Reflection by Michael Gamer
The Romantic Tavern brings together at least three fields – music, politics, and performance – and shows them not just working together within the space of the tavern, but also in many ways constituting that space culturally. The work is methodologically inventive, taking critical approaches usually associated with literary sociology and genre and asking to what degree understanding a key space might transform our sense of a period’s literary production. Part of the book’s project is, of course, to expand our notion of the “literary” to include non-stage performance – not to mention showing how the tavern’s cultural centrality and literary legacies find their ways into the most central literary works of the period, including Lyrical Ballads, Waverley, and Keats’s odes. Chapters 3 and 4, for example, focus on the famous political songster, Captain Morris, chronicling his tavern performances to illuminate key episodes in late eighteenth-century history. Newman offers, in succession, new readings of the Duchess of Devonshire’s canvasing for Charles Fox’s 1784 campaign, of Robert Merry’s Bastille Day Ode of 1791, and of the Treason Trials of 1794. Each case study foregrounds the central role played by Morris as a tavern singer, recreating the spaces and scenes of his performances in ways that make that foundational decade, the 1790s, come alive.
Even more powerful, however, is the book’s implied argument about the power of non-government institutions – in this case taverns, private clubs, and other meeting establishments – to transform genres, shape political discourse, and even authorize texts. Here, “The London Tavern” chapter is particularly impressive, offering a superb reinterpretation of Edmund Burke’s Reflections on the Revolution in France. It opens in canonical territory, with the event that supposedly spurred Edmund Burke to write Reflections on the Revolution in France: Richard Price’s “Discourse on the Love of Our Country” preached at the Old Jewry on the 4th of November, 1789. Newman’s first intervention is to shift our attention away from Price’s sermon to what happened immediately after it, when the Revolution Society adjourned to the London Tavern and, amidst celebratory toasts and further speeches, drafted a congratulatory address to the National Assembly of France. Accounts of Price’s sermon and Burke’s response usually dwell on Price’s dissenting roots; here instead, Newman locates the beginnings of the French Revolution controversy in the institutional identity of London’s largest tavern.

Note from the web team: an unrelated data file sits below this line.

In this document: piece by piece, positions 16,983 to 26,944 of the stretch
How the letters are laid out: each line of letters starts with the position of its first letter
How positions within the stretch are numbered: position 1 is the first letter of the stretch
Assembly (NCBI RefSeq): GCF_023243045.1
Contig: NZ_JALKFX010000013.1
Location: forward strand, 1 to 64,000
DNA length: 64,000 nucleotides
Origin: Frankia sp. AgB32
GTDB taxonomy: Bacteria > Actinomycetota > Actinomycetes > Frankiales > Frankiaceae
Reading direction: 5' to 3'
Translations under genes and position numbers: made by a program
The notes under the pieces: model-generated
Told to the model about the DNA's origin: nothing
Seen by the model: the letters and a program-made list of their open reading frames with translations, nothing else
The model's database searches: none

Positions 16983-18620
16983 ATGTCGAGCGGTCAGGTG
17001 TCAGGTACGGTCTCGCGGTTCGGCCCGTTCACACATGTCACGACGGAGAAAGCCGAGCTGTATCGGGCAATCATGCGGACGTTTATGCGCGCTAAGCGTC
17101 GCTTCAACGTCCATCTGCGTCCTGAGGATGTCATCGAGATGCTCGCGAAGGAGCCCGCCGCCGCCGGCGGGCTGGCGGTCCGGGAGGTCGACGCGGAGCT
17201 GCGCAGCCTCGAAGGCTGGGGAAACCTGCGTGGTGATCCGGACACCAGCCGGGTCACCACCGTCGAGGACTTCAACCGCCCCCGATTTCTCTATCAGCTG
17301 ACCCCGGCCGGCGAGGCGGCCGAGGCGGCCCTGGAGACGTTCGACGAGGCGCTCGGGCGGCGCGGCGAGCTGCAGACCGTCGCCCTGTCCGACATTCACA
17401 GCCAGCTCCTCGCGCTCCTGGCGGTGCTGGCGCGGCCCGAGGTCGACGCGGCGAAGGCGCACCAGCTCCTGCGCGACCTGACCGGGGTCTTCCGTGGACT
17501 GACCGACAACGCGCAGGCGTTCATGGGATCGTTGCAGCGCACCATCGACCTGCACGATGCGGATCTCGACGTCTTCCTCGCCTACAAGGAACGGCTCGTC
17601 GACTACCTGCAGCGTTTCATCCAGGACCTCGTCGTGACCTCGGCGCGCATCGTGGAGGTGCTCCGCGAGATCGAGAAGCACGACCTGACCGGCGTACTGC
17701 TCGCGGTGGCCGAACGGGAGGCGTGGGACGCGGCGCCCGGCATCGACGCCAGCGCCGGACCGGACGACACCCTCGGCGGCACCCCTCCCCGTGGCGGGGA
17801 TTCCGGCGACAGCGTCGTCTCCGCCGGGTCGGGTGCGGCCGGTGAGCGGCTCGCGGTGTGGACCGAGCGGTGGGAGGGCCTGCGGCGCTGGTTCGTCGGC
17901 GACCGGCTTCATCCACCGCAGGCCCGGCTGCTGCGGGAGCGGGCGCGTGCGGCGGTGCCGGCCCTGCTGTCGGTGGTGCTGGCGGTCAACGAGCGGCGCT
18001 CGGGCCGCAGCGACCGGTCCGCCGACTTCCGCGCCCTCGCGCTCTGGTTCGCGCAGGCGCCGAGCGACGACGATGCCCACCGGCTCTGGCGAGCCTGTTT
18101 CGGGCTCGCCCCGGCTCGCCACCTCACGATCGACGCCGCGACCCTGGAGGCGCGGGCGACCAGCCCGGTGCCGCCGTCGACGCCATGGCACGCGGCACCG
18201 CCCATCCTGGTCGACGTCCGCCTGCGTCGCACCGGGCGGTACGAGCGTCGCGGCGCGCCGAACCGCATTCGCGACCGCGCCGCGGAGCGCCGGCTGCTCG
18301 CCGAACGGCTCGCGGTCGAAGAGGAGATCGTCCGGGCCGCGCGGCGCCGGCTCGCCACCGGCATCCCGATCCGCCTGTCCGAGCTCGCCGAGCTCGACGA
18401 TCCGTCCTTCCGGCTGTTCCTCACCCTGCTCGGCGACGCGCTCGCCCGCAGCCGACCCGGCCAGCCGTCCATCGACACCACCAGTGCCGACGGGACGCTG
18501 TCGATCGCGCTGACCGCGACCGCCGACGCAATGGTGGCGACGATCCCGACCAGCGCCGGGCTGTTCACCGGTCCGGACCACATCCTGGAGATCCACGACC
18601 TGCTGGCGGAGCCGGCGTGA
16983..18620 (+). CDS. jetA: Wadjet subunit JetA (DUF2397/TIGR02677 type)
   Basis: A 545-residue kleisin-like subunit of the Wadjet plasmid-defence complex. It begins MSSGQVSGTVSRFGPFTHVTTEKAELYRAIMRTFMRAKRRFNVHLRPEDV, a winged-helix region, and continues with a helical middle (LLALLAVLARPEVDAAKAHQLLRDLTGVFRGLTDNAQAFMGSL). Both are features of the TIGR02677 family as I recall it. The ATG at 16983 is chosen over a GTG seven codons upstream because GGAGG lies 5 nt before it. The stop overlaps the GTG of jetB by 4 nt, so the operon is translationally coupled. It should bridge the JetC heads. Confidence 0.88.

I’ll confess that it’s only been in recent years that I’ve understood the specificity of “tavern” at the end of the eighteenth century. Taverns differed markedly from inns or public houses. Specializing in fine wine and dining, they were designed for family celebrations, banquets, and business meetings, sporting magnificent rooms that could be rented for private functions. Having moved Price and the Revolution Society from the Church in the Old Jewry to the London Tavern, Newman proceeds to present this latter institution in all its glory. His descriptions and chosen illustrations throughout are one of the book’s pleasures. Here, architectural drawings and guidebook descriptions help to capture its sheer size and elaborate grandeur: its rooms seating up to 500 persons, its culture of masculine and mercantile sociability, its status as the headquarters of the East India Company’s annual dinners from 1768 to 1876. While this connection to the Hastings Trial is suggestive, Newman’s point is more general: “Burke opposes the Revolution Society meeting at the London Tavern because it takes place in a tavern — a space that facilitates the meetings of private clubs who make claims to public authority — and because Richard Price is one of the ‘unpropertied, disaffiliated, extra-institutional intellectuals’ whom Burke held responsible for circulating propaganda that eroded support for older institutions in favor of a society founded on the principle of the pursuit of wealth” (65). The threat for Burke, then, is one of monied citizens bypassing traditional institutions of power and creating their own.
In Newman’s reading, the Romantic tavern emerges as the seat not just of powerful monopolies like the East India Company but also of an emerging political regime based not in land but in a burgeoning global trade. I found its social excesses, its rituals and toasts, fascinating – both in themselves and for the questions they invited me to ask in relation to my own project, Romantic Melodrama: Feeling in Search of Form. What does it mean to place a space centerstage? How might specific kinds of public spaces might be invested with institutional authority, conferring legitimacy and even aesthetic identity onto performances and texts? The Romantic Tavern will be welcome to readers interested in corporate authorship, coteries, collaboration, and sociability. My own delight in it comes from the ways it’s helped expand my ideas about cultural institutions, spaces, and genres. It’s not often that a book manages to shift one’s gaze, even at its strongest moments. This did for me.
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